By: Gregg Wendorf MD, MPH, DHR Health Gastroenterology Institute
This past year we have found ourselves facing some difficult decisions. With the world and our local community grappled by a pandemic, every trip to the store, a restaurant, or to see family seems to come with some risk. As time has gone on and experience has shown us what activities are safer than others, most of us have found our own sweet spot in terms of what level of risk we are comfortable with.
Early in the pandemic, however, the world seemed to come to a complete standstill, which included hospitals and doctors’ offices. For several weeks this past spring, colon cancer screenings came to a complete halt. Fortunately, over time we have been able to develop practices and protocols that allowed us to safely resume important cancer screening exams. However, many patients are still continuing to express concern and delay their screening exams due to COVID-19.
In an editorial in Science magazine this summer, National Cancer Institute director Norman Sharpless, MD, estimated that the reduction in screening and resulting delays in diagnosis and treatment could lead to as many as 10,000 extra deaths from breast and colorectal cancer over the next decade. If the slowdown in screening exams had only been a few weeks, the harm would have relatively been minimal, but as the pandemic continues, the effects become far-reaching.
For most people, colon cancer screening begins at the age of 45 with a screening colonoscopy. This is an outpatient procedure performed by a gastroenterologist in search of polyps. Polyps are pre-cancerous lesions found in the colon that can be removed via colonoscopy to prevent colorectal cancer from developing. The procedure is done under sedation and is considered a safe procedure with very low incidence of complications. There are other methods of screening, though colonoscopy remains the gold standard as both a diagnostic and a preventative test.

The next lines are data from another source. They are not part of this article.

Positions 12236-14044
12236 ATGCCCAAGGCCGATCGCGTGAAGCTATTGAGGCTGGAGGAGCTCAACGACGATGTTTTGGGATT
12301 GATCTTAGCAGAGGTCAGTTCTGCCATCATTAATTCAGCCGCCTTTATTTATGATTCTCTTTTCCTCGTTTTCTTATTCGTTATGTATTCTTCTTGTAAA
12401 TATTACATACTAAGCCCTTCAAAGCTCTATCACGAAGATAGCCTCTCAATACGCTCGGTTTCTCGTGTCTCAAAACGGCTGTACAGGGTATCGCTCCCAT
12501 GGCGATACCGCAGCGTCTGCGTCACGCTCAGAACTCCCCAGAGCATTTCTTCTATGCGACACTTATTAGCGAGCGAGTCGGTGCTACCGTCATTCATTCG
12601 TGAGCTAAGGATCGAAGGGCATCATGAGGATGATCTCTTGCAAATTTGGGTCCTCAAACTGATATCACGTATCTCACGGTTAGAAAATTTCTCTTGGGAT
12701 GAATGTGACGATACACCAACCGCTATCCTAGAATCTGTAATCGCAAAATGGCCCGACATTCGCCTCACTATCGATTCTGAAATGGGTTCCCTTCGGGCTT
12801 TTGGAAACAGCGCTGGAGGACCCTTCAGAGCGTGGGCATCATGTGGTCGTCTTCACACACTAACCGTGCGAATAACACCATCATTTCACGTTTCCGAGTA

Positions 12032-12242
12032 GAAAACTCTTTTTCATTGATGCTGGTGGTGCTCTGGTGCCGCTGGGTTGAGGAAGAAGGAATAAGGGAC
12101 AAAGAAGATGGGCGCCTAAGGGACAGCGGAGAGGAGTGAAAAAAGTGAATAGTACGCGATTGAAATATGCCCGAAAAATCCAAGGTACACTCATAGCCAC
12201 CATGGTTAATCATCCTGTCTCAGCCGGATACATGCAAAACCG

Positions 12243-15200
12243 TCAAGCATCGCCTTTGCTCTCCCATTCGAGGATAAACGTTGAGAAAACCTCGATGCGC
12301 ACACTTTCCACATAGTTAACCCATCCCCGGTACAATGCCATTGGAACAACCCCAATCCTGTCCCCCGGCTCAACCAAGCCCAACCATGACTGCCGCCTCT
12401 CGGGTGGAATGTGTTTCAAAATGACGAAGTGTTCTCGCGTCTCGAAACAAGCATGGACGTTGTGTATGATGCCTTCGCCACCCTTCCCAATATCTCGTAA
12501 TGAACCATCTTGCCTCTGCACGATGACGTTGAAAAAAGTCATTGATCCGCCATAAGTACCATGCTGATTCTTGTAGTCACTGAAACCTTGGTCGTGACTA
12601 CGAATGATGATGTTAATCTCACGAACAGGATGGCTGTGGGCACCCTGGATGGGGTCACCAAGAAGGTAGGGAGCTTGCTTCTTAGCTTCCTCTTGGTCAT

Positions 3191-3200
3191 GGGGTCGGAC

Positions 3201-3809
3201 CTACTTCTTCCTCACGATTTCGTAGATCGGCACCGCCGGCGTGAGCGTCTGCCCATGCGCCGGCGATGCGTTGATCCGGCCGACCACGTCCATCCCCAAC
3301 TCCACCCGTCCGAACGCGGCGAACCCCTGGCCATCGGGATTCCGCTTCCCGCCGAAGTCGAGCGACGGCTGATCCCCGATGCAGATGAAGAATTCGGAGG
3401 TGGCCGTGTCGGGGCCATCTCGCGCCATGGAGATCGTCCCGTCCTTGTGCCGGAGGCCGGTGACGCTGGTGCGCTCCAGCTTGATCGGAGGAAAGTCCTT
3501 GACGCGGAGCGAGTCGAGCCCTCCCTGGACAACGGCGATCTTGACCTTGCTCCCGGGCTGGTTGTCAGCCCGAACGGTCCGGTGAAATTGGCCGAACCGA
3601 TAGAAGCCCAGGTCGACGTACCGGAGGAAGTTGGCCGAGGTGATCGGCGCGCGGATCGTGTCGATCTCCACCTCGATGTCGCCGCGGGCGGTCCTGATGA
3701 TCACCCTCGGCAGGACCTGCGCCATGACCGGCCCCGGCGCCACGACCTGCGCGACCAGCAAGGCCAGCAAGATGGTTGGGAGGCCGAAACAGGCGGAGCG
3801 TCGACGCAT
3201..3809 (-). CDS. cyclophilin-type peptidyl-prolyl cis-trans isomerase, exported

To allow us to continue these important exams while keeping the patients, physicians, and staff safe from COVID-19, DHR Health and many other hospitals have implemented protocols to help limit the risk of exposure. For our facilities this includes screening patients for COVID-19 with a nasal swab to detect the virus prior to the procedure as well as strict personal protective equipment (PPE) guidelines.
I recommend discussing with your doctor if you are due for your colonoscopy as it is important not to delay these and other screening exams. If your risks for COVID-19 complications are high, or if you prefer to delay your colonoscopy, talk to your doctor about alternatives for screening, such as stool testing, until the pandemic ends. While the pandemic continues, it is important to recognize that your health is one thing you should not delay.
If you or someone you know would like more information, please call DHR Health Gastroenterology Institute at (956) 362-3636.